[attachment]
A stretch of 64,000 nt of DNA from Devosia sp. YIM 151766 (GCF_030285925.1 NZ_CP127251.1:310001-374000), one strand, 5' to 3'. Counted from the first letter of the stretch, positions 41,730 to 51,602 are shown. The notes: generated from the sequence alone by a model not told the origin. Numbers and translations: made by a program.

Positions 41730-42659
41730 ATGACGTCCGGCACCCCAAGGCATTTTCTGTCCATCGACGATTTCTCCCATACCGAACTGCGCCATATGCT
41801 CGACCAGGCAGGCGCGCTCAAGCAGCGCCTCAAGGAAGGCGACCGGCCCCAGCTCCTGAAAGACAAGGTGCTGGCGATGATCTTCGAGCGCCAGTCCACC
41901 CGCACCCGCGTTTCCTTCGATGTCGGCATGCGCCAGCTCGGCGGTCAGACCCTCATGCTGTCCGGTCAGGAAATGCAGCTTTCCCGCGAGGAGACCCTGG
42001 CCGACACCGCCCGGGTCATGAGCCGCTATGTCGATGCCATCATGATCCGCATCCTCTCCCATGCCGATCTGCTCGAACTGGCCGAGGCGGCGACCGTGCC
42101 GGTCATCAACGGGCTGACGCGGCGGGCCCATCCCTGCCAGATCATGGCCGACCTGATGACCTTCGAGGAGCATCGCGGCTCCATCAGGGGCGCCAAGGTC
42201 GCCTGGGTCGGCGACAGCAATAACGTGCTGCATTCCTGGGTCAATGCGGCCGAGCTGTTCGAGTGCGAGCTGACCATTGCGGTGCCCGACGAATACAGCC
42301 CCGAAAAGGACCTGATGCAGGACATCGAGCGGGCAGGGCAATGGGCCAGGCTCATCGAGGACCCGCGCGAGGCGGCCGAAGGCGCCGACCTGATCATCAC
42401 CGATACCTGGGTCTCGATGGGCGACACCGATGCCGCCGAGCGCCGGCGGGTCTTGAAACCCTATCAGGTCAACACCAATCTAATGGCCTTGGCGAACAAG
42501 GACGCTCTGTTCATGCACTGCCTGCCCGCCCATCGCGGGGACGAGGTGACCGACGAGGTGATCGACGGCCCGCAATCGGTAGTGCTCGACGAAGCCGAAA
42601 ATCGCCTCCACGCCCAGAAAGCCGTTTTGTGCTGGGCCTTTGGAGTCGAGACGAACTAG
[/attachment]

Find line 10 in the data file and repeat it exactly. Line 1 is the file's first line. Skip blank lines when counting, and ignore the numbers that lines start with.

42401 CGATACCTGGGTCTCGATGGGCGACACCGATGCCGCCGAGCGCCGGCGGGTCTTGAAACCCTATCAGGTCAACACCAATCTAATGGCCTTGGCGAACAAG